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By Judy Dotson.

This statement was delivered to the Renton School District Board of Education on Wednesday, January 28. (see details here.)

I come from a family of low-income, minimally educated parents. My mother’s education ended at the equivalent of 7th grade. She had 13 brothers and sisters. They were a farm family. Hard work was their life. She was hired out to work for a wealthy family as a housekeeper, nanny, and cook when she was just 14.

My dad had the privilege of graduating high school and spent the rest of his adult life working in the shipyard in Bremerton. He was a great mechanic, fiddle player and whistler.

They were born just after the turn of the century; 1902 and 1905.

When I was a senior in high school, a counsellor told me that it was a good thing my parents lived in low income housing and couldn’t afford to send me to school. Why? Because, he said, I just wasn’t college material. Maybe, if I somehow managed to find a way to attend college, I could be a teacher and teach home economics. That an educator would say something so derogatory about his chosen profession still amazes me.

The implication of his words was loud and clear, however: you, Judy, are not smart enough to succeed in college. You, Judy, should not expect much of yourself and you won’t be so disappointed when you don’t make it.

You might think that was a horrible thing to say to a kid at that age. Don’t bother to try. You’ll never make it. Just accept that you’re a level 1. Deal with it.

Now, I was almost 18 years old when I was told that my destiny was to be a level 1 forever. Not 9, 10, 11. Not 5 or 6.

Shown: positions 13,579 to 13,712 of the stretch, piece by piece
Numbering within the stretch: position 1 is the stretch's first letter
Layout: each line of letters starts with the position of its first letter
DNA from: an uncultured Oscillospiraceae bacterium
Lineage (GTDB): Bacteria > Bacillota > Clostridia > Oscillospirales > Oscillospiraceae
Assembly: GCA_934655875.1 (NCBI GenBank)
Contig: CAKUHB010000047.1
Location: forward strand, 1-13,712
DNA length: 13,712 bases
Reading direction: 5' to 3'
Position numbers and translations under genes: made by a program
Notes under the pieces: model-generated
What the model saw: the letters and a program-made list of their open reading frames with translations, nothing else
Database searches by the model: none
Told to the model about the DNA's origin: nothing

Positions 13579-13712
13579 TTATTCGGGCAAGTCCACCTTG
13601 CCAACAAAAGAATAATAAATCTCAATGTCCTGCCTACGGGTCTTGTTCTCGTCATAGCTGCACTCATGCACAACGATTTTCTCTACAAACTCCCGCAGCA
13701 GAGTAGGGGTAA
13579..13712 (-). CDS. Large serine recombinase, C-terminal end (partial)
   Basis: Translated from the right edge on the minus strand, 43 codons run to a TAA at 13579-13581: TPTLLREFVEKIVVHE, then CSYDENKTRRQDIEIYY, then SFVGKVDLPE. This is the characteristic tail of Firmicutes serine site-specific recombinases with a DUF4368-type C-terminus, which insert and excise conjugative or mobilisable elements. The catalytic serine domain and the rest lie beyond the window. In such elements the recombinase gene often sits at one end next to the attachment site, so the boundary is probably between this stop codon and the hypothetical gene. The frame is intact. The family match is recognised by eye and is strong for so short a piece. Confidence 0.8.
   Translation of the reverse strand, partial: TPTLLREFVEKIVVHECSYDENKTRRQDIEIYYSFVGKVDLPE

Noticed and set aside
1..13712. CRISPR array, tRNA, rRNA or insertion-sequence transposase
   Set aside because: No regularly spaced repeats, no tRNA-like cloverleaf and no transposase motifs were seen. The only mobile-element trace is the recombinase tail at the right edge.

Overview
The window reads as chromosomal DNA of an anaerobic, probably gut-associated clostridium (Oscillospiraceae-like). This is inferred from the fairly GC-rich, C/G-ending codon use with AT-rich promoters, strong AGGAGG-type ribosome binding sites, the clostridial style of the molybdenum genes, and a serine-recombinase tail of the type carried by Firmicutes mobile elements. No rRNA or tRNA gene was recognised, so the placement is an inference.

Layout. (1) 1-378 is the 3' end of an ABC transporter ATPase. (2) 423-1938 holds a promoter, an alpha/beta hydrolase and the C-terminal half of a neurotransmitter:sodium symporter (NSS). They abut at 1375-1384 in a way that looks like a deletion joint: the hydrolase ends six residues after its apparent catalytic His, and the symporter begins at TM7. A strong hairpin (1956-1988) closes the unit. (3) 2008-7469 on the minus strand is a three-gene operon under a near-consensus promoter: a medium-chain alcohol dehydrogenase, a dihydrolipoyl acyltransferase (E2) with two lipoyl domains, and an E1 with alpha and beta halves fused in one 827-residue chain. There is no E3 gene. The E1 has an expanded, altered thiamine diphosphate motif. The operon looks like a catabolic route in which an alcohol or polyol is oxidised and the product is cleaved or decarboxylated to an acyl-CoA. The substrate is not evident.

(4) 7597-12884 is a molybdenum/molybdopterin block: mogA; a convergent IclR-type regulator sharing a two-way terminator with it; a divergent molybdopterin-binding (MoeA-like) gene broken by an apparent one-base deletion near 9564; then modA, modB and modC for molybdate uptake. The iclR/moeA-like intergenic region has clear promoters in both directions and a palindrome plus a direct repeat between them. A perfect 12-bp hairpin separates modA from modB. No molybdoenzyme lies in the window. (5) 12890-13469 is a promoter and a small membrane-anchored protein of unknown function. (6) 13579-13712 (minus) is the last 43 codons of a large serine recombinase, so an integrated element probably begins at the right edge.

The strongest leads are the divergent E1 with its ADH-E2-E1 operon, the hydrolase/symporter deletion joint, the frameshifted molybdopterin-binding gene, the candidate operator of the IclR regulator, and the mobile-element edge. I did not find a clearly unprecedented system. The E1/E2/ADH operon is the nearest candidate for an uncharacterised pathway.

Race forward to the present. With all of the wide ranging knowledge we adults have gained, we’re now telling our students, “You’re not going to pass the test. You’ll be a level 1; a failure”. Really? There is not a parent or grandparent in this room that would EVER say or do that to their child/grandchild.

All of us in this room tonight have a common goal: a well-rounded, positive, gratifying education for our children. It doesn’t matter if that education leads to a college degree or a master mechanic, electrician, plumber – it doesn’t matter. We want – we EXPECT – teachers not only to teach our children but to do it in a positive, caring, enjoyable manner. For that to be the reality for our kids, all of us here tonight must be committed to that goal.

Standardized testing is not going to get us there. Standardized testing is demeaning and punitive. It has the potential to damage a young child’s still fragile self-esteem.

There are kids who want to take the test because they want the challenge. These are the kids who’ll go on to be successful no matter what. They have a high self-esteem, strong self-confidence and a strong EQ (emotional quotient). It’s the other children about whom I’m most concerned.